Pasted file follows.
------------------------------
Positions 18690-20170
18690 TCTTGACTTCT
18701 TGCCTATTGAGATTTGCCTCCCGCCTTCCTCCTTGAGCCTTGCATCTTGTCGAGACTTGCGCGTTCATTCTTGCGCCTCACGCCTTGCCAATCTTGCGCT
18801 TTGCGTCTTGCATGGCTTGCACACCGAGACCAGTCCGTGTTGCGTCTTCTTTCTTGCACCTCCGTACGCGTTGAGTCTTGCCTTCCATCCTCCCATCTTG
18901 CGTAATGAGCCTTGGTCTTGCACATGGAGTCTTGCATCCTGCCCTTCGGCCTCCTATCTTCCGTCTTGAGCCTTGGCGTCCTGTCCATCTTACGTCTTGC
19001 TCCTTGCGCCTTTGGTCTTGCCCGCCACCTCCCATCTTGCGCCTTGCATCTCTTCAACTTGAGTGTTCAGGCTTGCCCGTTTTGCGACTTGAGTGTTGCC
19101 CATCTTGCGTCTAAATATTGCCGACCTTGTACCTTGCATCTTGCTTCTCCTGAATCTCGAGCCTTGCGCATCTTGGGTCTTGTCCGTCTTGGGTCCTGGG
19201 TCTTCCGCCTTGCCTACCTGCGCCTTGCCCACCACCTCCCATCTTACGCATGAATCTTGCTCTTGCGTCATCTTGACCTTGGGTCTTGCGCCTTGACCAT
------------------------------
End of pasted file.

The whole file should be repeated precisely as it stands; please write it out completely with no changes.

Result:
Positions 18690-20170
18690 TCTTGACTTCT
18701 TGCCTATTGAGATTTGCCTCCCGCCTTCCTCCTTGAGCCTTGCATCTTGTCGAGACTTGCGCGTTCATTCTTGCGCCTCACGCCTTGCCAATCTTGCGCT
18801 TTGCGTCTTGCATGGCTTGCACACCGAGACCAGTCCGTGTTGCGTCTTCTTTCTTGCACCTCCGTACGCGTTGAGTCTTGCCTTCCATCCTCCCATCTTG
18901 CGTAATGAGCCTTGGTCTTGCACATGGAGTCTTGCATCCTGCCCTTCGGCCTCCTATCTTCCGTCTTGAGCCTTGGCGTCCTGTCCATCTTACGTCTTGC
19001 TCCTTGCGCCTTTGGTCTTGCCCGCCACCTCCCATCTTGCGCCTTGCATCTCTTCAACTTGAGTGTTCAGGCTTGCCCGTTTTGCGACTTGAGTGTTGCC
19101 CATCTTGCGTCTAAATATTGCCGACCTTGTACCTTGCATCTTGCTTCTCCTGAATCTCGAGCCTTGCGCATCTTGGGTCTTGTCCGTCTTGGGTCCTGGG
19201 TCTTCCGCCTTGCCTACCTGCGCCTTGCCCACCACCTCCCATCTTACGCATGAATCTTGCTCTTGCGTCATCTTGACCTTGGGTCTTGCGCCTTGACCAT